And of those six billion, just over half subscribe to some kind of mobile service – which means they have access to mobile data. With this access comes connectivity – both to the internet, and to a range of applications and services that affect almost every facet of our lives.
The rate at which mobile devices have been adopted in the last two decades has been incredible. It has fundamentally changed how we – as a species – live our lives; importantly, it will continue to do so for years to come. Let’s take a closer look at what that means.
Although the widespread adoption of mobile technology can be looked at as a single phenomenon, it’s actually made up of several different kinds of behaviour. Most significantly, the way people use their mobile devices is very different depending on whether they live in a developed or emerging economy.
For example, typically, those living in a developed market use mobile to make their everyday lives easier – using services such as accurate GPS mapping, safe online banking and the ubiquitous recommendation engine for everything from movies to meals out.
However, in emerging economies, mobile technology becomes an even more valuable asset – in fact, it can actually be life-changing. For many consumers in these markets, mobiles are their only connected devices and therefore offer new access to important resources – such as education, health advice, and cost-saving and business opportunities. In other words, mobiles offer the chance for people to live healthier lives, earn a higher income and create better living conditions for themselves.
Let’s take a look at a couple of case studies from both of these kinds of markets to understand more fully how mobile technology is changing the lives of consumers.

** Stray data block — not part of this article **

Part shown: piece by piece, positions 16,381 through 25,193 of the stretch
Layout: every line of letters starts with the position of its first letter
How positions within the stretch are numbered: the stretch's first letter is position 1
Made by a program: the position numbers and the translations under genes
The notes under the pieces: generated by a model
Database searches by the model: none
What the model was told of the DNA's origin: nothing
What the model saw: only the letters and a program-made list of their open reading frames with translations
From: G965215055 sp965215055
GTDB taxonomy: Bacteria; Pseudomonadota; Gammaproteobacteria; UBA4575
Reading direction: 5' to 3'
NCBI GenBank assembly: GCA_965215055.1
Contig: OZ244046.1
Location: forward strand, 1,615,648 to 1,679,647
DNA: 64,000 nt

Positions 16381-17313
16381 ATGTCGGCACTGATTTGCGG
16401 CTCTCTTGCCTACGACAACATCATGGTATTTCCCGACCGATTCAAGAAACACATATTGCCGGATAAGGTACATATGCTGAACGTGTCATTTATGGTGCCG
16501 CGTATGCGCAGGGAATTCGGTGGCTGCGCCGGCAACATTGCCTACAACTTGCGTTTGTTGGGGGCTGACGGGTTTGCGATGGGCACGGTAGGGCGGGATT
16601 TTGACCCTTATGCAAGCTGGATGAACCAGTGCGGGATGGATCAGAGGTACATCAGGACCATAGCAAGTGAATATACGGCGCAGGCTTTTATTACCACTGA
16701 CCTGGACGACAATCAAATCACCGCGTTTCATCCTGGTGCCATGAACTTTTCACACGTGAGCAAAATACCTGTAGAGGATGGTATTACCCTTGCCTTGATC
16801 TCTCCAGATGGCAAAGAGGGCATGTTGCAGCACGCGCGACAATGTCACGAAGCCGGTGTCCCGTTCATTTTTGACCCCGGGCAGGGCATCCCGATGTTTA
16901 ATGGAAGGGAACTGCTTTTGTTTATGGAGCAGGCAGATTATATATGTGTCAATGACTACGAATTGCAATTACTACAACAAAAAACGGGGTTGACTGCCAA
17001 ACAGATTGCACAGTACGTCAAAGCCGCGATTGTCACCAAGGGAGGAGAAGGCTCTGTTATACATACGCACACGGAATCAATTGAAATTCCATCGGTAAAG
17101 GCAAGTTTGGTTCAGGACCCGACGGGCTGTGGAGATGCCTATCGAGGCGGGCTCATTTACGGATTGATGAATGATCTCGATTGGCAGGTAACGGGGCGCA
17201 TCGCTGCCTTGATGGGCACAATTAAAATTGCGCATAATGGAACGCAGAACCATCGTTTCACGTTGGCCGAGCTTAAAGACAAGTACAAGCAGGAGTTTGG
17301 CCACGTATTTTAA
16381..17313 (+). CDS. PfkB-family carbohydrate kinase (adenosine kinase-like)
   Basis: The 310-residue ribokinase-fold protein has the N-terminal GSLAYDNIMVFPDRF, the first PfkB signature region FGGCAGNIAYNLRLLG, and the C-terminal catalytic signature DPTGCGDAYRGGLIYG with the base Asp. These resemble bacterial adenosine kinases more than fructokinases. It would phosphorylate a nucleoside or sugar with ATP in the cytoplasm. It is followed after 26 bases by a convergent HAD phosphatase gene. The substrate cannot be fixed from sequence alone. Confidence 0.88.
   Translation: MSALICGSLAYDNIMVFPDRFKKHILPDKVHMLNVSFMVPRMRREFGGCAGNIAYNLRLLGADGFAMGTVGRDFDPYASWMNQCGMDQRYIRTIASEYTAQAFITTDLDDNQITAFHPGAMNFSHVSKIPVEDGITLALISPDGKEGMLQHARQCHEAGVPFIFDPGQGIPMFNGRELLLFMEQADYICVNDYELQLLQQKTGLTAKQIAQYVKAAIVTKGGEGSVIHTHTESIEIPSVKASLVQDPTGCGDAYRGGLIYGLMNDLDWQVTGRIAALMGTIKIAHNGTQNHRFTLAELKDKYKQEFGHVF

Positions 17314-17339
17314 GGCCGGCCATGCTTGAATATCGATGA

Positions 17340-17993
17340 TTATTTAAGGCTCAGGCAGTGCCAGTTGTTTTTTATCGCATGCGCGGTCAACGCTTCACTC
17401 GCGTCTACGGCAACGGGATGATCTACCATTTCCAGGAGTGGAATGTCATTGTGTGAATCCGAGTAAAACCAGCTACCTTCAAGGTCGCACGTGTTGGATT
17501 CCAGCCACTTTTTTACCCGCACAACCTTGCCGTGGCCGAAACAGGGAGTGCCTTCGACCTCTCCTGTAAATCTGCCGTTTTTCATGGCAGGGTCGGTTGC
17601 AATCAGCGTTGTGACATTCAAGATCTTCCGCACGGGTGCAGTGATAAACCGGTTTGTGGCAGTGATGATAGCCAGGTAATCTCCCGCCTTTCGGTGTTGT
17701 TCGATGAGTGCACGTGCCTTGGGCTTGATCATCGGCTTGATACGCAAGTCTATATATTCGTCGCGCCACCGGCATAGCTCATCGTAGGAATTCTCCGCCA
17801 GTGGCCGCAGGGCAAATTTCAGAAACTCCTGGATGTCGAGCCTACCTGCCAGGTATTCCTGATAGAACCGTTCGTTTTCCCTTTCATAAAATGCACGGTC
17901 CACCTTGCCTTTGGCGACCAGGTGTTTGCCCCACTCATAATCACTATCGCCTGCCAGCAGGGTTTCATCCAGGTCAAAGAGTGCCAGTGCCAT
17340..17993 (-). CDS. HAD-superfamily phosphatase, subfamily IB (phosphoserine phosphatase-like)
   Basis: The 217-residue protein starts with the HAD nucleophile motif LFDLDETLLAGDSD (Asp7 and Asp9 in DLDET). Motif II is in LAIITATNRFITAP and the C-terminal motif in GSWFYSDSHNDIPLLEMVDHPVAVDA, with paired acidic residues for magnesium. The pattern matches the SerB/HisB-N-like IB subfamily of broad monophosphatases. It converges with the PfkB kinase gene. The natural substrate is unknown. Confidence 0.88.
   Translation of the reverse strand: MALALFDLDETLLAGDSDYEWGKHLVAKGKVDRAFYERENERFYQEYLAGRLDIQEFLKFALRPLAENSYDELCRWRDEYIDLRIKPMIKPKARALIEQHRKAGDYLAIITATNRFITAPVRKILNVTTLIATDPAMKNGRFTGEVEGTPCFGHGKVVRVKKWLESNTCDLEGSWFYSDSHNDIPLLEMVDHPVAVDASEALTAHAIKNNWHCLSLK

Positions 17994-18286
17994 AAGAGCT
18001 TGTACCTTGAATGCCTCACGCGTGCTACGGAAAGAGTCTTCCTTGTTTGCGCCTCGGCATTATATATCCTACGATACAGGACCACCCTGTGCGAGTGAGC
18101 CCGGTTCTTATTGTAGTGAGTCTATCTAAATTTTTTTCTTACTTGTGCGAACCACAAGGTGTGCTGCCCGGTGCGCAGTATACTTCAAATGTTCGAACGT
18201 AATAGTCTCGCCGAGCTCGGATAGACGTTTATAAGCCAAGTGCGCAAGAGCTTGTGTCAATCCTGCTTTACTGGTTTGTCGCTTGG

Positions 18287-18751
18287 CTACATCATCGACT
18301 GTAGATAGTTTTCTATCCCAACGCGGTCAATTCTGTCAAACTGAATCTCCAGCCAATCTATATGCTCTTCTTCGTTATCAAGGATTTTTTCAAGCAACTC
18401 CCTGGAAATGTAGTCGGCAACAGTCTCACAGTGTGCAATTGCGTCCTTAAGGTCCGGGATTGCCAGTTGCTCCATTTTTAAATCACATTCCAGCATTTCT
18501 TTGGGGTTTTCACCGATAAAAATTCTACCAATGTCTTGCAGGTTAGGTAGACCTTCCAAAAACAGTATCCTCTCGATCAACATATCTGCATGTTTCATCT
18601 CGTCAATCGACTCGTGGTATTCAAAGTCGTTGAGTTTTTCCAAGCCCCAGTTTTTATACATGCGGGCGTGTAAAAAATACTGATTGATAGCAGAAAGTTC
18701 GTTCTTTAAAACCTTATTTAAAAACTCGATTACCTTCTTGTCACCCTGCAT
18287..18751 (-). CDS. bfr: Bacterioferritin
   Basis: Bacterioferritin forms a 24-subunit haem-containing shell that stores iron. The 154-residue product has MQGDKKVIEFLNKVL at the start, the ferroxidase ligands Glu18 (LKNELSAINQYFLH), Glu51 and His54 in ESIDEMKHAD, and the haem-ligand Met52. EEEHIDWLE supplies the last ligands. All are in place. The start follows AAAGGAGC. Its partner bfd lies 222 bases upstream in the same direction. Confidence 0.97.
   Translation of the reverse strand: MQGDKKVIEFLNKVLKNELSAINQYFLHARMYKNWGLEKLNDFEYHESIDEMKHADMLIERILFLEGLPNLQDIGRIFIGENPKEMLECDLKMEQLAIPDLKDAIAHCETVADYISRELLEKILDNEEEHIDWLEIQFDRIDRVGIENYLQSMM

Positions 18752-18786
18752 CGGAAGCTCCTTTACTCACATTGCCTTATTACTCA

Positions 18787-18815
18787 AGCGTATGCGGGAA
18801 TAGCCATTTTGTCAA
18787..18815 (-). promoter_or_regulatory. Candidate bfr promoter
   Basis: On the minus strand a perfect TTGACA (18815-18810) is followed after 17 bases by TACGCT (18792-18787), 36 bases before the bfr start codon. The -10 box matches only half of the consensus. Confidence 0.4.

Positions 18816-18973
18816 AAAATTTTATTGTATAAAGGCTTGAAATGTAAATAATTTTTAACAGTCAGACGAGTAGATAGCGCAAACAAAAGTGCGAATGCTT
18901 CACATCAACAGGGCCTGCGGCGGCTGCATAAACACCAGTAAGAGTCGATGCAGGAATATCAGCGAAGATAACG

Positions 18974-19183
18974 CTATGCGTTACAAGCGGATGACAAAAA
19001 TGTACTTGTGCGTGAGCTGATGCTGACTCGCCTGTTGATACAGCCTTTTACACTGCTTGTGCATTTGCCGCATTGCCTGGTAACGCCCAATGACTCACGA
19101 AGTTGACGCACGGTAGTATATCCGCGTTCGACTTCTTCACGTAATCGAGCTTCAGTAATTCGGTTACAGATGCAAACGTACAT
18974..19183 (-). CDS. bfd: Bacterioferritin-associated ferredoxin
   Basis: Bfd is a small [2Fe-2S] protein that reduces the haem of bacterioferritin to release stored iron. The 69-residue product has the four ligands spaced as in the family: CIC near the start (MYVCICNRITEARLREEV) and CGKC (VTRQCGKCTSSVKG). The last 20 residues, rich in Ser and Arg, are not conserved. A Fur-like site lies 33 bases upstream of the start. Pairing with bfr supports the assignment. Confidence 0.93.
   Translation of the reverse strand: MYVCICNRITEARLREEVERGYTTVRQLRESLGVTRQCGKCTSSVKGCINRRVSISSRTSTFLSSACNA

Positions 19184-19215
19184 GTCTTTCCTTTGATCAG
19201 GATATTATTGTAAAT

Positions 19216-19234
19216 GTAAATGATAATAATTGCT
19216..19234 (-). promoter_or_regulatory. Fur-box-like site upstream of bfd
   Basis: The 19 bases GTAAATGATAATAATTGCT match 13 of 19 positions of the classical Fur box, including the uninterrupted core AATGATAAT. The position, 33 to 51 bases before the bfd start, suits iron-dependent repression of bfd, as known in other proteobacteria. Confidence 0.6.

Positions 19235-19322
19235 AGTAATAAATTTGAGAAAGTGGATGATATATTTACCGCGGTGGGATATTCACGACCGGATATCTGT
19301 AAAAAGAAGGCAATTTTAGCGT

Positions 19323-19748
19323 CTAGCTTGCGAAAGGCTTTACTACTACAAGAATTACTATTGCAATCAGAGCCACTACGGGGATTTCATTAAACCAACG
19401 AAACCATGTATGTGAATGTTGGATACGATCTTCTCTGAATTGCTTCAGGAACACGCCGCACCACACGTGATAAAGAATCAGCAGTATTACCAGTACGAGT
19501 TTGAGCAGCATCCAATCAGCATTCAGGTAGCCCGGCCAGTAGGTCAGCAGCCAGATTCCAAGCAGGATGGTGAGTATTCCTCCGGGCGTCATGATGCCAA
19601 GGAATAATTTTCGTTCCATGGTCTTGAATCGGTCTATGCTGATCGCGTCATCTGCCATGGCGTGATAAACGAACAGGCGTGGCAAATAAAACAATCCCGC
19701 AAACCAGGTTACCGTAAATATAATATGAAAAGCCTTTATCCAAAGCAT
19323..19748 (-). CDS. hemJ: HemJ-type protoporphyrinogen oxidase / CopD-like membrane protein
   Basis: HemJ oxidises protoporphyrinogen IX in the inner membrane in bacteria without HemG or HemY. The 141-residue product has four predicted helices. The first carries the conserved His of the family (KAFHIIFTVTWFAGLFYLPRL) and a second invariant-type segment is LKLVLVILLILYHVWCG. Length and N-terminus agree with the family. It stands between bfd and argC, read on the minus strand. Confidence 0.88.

Mobile phones improving lives in emerging economies
Mobile devices – and their applications – are being used widely in emerging economies to deliver medical information, gather and analyse data and even provide clinical services. In this way, what’s becoming known as Mobile Health – mHealth for short – offers basic healthcare services to patients that might otherwise go untreated.
It seems obvious when you think about it, but access to mobile technologies is growing much faster than access to traditional health care services. Given this, mHealth represents an affordable and efficient way to bring certain kinds of healthcare to large numbers of people – many of whom are vulnerable to easily-prevented and/or treatable illness.
An initiative in India called Swasthya Samvedana Sena is using mobile devices to improve maternal health. Across the county, healthcare workers are using tablets or similar to educate pregnant women and new mothers on everything from contraception to labour, and government services to postnatal care.
In those parts of the world where basic needs like healthcare are more widely and easily accessible, mobile technology is being used for very different ends. The automation of tasks in the home through mobile devices is one major example of this. As you might expect, there’s a lot of growth in this area at the moment – who doesn’t want to control their lights, TV and cooker from their mobile device?
Of course, we’ve had machines performing tasks for us in the home for years now – everything from automatic lighting to clothes washing. The facet that mobile adds is a layer of management that optimises our interaction with these various machines – so that they run as efficiently as possible, and in ways that complement and enhance our lives.
One of the biggest attractions of the automated home is the potential cost savings it can bring to a household’s bills. One example of this is a product that has taking the market by storm; Nest is a super-sleek smart thermostat that consumers can easily and intuitively control from their smartphone – whether they’re at home, at work, or somewhere in between.
And what’s more, its sophisticated automation technology is designed to learn from a homeowner’s habits so it can predict when you need to turn the heating or cooling on or off.
Some automation services are going beyond simply optimising the machines we already have in our homes. For example, there’s now an app that will remotely monitor and water your plants. Or how about a mobile controlled security device that lets you check you remembered to double lock the front door, and can even unlock it with a pin number?
The future of mobile is an exciting and fast-changing one. As more and more of the world gains access to connected tech, we’ll see innovative applications become mainstream. And, as consumers, our interaction with the world around us will be increasingly complemented by the device in our po